Andrew Toney was affectionately dubbed The Boston Strangler by the city’s media for his scintillating play during the 1982 season, specifically during a 25-point fourth quarter performance versus the Celtics right before the playoffs started.
When the Sixers met the Celtics in the Eastern Conference Finals, not much had changed with Toney as he was still a Celtics killer.
Toney averaged 22.1 PPG in the series and scored 34 points in the final game as the Sixers beat Boston, on the Celtics’ home court, in a 120-106 Game 7 victory.
It was during this game that Celtics fans first coined the infamous phrase “Beat LA”, as a show of respect to their superiors who were about to advance to the Finals to face the Lakers.
Bob Petit’s greatest playoff accomplishment came at the expense of the Celtics during the 1958 Finals.
Petit netted 50 points in Game 6, shocking the Celtics, and eking out a 1-point championship victory for the St. Louis Hawks. To date, it is the Hawks only NBA title.
One point changed the course of history between the Celtics having ten straight championships versus the eight they wound up with. The Hawks are also the only teams besides the Lakers to beat Boston in an NBA Finals series.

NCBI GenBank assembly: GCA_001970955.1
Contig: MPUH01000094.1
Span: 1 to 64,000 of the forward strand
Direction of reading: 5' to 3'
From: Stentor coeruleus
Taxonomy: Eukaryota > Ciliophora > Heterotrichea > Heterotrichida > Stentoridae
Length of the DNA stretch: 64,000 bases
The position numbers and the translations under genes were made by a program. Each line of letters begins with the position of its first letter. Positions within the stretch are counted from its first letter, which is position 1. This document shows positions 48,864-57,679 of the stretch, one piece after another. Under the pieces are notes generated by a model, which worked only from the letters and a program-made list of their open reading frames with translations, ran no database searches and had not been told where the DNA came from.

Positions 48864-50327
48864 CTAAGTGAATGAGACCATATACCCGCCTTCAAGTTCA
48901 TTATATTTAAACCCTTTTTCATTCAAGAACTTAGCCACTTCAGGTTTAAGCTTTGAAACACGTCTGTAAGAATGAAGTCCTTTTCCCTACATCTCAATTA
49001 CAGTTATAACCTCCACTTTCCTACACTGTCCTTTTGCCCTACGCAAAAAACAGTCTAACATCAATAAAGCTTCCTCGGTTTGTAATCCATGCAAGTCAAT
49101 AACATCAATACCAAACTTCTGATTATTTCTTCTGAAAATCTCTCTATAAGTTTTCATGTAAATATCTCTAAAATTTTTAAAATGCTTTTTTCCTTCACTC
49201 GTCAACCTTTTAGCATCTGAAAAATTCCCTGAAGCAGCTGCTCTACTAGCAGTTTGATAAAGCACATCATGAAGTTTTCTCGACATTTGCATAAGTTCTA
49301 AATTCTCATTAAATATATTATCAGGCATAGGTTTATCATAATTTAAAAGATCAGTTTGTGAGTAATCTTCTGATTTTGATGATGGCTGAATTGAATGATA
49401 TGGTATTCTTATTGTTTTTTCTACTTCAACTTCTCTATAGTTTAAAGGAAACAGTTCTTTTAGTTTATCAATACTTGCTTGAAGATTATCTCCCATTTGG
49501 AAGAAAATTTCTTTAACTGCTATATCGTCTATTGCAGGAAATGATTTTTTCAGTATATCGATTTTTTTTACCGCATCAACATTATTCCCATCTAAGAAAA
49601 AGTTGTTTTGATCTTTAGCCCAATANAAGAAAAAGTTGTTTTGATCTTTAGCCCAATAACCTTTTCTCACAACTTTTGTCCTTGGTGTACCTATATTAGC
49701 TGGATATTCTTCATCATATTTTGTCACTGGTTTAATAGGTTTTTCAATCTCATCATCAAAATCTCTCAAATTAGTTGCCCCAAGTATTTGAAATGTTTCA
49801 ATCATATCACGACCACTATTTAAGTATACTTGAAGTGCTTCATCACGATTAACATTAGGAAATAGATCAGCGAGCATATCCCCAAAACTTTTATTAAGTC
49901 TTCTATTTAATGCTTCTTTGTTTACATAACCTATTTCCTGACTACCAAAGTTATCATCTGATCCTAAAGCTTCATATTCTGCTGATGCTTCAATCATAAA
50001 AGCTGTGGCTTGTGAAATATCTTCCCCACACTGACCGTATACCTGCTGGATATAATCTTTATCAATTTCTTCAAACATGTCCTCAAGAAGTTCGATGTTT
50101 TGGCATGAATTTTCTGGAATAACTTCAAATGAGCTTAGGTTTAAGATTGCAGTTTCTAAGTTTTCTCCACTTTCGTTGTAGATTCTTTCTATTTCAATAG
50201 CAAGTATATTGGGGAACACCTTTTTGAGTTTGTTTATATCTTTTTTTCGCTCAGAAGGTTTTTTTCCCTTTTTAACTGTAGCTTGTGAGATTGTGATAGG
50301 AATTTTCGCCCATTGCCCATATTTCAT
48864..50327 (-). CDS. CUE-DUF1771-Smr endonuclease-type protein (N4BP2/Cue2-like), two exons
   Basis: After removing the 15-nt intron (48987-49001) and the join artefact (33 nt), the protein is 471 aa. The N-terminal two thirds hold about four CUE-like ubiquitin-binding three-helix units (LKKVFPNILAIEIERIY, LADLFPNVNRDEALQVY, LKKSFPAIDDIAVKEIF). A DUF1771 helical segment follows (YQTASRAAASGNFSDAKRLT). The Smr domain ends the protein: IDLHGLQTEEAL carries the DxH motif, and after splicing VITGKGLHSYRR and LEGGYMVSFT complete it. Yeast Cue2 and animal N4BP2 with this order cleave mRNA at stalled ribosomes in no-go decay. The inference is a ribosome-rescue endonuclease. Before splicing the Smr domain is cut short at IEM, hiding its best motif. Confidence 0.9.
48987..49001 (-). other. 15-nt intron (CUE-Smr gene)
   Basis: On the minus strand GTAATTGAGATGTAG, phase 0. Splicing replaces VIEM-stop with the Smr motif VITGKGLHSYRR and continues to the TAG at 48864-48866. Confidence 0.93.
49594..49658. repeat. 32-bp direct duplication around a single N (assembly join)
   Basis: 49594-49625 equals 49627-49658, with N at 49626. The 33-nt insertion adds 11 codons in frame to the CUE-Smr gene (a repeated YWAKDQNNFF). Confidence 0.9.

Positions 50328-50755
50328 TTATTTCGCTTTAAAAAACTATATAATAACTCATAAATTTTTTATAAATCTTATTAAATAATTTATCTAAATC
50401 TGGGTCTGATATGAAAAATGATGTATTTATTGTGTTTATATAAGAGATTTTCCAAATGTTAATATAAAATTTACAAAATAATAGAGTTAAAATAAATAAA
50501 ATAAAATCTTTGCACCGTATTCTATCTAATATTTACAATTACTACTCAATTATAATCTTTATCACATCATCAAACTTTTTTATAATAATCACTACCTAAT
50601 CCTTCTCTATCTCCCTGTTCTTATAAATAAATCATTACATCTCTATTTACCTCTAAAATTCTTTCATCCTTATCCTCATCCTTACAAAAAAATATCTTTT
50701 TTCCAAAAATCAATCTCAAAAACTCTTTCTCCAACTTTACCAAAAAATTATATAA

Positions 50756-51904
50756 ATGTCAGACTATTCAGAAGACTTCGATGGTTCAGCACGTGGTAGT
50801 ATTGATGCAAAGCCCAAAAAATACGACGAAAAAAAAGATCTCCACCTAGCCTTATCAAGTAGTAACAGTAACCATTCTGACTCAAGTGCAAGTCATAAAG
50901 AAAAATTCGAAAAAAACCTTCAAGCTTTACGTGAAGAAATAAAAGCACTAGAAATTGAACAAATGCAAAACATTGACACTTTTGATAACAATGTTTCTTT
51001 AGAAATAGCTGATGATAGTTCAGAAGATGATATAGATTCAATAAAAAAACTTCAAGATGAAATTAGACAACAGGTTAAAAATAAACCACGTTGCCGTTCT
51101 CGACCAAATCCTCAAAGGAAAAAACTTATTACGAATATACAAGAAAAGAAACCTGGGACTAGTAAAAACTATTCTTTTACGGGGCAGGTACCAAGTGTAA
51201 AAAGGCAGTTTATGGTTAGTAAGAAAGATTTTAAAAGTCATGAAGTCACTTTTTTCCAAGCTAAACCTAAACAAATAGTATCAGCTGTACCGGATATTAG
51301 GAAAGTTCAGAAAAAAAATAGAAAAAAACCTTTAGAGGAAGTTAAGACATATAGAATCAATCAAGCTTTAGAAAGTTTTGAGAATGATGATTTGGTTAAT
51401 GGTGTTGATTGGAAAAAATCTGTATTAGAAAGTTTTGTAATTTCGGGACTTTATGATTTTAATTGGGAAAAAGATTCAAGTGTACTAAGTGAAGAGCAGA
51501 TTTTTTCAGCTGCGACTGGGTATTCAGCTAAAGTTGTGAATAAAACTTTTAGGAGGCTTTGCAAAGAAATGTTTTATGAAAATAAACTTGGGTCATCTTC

The Lakers and Celtics dominated the 1980’s. Both teams combined for eight of the NBA’s ten titles during the decade.
The 1985 series was particularly tough as the Celtics lost to the Lakers in Boston. Kareem was named the finals MVP that season.
Kareem was a non-factor in Game 1, but responded by putting up a near triple-double in Game 2, setting the tone for the rest of series.
Magic earns the distinction of being the top Celtics tormentor off all-time, and for good reasons.
He was the leader of a Lakers team that beat Boston twice during the 80’s, and one of the driving forces behind the most storied rivalry in basketball.
Magic was named the 1987 NBA Finals MVP for heroics that included his patented baby hook with the clock winding down in Game 4.
The Lakers and Celtics reinvigorated the NBA in the early 80’s thanks to the superstar players each team was able to land. While that time period will always be memorable in Boston, the Lakers were the better team, and theirs is no denying the stamp Magic Johnson put on the era.